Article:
Treatment of Hormonal Headaches
A menstruation or hormonal headache is a common, frustrating result of hormonal changes during or before a woman’s period. These debilitating headaches impede and interrupt daily life for many women. Continue reading to accurately identify hormonal triggers for menstrual headaches and the options available for their treatment.
What is a Hormonal Headache, and what causes them?
Hormone headaches are initiated by fluctuations in hormone levels. While the exact hormonal fluctuations vary from woman to woman, a significant decrease in the female sex hormone estrogen at the beginning of each menstruation cycle is a common factor (thus the term “menstruation headaches”). Fluctuation of hormone levels during the menopause is another cause of hormonal headaches.
What are Hormonal Headache Triggers?
The commonality between all hormonal headaches is just that—hormones. Triggers for such menstrual headaches are listed below.
- Birth control pills: Many women report their first experience with hormone headaches after taking birth control pills, while some report changes to their headache patterns from the oral contraceptives. This can be attributed to the hormonal changes the body undergoes when taking a birth control pill, which is why women whose bodies have not been exposed to high levels of specific hormones often react in negative ways.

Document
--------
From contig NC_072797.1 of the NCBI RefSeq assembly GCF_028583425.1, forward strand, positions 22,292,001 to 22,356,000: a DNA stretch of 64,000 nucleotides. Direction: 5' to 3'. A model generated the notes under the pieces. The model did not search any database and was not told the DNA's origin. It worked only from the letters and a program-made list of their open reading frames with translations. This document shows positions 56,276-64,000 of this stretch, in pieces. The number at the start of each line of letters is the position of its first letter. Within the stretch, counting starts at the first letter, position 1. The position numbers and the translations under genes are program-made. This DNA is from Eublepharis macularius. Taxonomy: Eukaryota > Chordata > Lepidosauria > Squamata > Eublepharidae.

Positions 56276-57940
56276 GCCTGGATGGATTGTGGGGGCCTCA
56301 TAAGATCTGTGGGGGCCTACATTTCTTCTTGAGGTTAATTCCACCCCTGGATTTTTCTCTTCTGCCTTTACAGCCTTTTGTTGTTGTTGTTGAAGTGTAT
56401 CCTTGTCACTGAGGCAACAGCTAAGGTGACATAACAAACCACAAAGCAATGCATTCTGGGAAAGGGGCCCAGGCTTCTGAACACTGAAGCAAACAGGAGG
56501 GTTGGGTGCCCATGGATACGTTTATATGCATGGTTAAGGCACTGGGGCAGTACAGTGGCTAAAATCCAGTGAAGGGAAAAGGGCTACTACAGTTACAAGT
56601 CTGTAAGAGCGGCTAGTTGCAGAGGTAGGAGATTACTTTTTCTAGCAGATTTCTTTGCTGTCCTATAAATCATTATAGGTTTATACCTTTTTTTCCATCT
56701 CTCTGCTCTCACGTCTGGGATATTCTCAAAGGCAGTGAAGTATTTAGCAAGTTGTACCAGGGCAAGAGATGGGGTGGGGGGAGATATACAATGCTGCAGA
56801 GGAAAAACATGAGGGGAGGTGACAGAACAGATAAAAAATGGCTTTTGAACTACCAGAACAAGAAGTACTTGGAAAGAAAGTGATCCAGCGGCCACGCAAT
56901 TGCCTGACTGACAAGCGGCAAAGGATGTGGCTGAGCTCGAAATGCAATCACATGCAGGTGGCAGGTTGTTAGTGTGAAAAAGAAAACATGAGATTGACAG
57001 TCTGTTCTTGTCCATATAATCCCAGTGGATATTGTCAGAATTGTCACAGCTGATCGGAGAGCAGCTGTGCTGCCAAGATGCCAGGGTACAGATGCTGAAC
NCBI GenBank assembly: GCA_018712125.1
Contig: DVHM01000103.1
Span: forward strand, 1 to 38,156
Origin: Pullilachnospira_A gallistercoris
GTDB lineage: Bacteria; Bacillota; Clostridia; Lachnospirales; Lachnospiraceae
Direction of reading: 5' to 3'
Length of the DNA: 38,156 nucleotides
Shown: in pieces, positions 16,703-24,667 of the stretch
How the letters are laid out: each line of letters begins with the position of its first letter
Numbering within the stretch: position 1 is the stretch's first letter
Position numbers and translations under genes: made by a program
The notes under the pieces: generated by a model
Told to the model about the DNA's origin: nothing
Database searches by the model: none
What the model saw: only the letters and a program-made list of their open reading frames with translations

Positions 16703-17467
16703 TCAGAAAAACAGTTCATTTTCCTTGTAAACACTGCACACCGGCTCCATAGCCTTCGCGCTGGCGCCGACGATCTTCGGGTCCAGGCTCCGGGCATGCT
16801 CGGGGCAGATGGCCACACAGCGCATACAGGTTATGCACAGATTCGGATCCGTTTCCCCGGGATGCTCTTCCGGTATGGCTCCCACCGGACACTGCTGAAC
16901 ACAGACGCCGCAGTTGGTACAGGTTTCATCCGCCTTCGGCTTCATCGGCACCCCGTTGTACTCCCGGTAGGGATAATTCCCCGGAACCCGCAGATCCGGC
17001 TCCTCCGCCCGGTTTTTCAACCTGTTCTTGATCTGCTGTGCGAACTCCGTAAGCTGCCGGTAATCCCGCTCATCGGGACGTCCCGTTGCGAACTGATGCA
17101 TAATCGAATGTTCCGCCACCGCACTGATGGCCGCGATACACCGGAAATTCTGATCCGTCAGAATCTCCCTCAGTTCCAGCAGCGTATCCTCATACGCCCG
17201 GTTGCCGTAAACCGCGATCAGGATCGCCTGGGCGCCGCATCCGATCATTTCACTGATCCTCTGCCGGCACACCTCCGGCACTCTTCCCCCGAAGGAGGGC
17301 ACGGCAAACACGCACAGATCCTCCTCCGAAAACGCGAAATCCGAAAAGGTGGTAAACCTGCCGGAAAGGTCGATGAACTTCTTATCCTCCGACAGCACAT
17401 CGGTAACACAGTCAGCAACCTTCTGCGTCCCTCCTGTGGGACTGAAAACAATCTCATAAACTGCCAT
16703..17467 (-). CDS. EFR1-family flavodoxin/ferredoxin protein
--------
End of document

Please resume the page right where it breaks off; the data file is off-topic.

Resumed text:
- Hormone replacement therapy: While hormone replacement therapy is not designed to prevent pregnancy, it too shares the commonality of changing hormones with external estrogen. This can lead to hormone headaches.
- Food: Various foods can contribute to hormonal headaches in some women. Chocolate, for example, is a common food trigger. Cured meats is another common trigger. Skipping meals can also trigger severe headaches; try to eat at regular intervals to avoid this.
- Menstruation: Sharp fluctuations and changes within the body’s endocrine system caused by monthly (or irregular) menstruation is the trigger of menstruation headaches.
Unlike stress or sleep-deprivation caused headaches such as tension headaches or cluster headaches, hormonal headaches can often be charted weeks in advance with a woman’s upcoming period. This offers some relief in knowing what to expect and when, allowing women to take preventative measures to avoid severe headaches.
What are the Symptoms of a Hormonal Headache?
A menstruation or hormone headache can be recognized and differentiated from other headaches using the following symptoms:
- Location: Menstrual headaches usually begin at one side of the head (usually near the temples) and may or may not increase in location.
- Type: As with all severe headaches, dull or throbbing pain is the leading symptom. A feeling of lethargy or dizziness often accompanies hormonal headaches, as well as extreme fatigue. Blurry vision can also be present in some women.
- Severity: The pain associated with a menstrual headache is more severe than that of other headaches and can extend down to the neck. Nausea, vomiting, diarrhea, and sensitivity to light, smells, and noise are also common symptoms of menstrual headaches.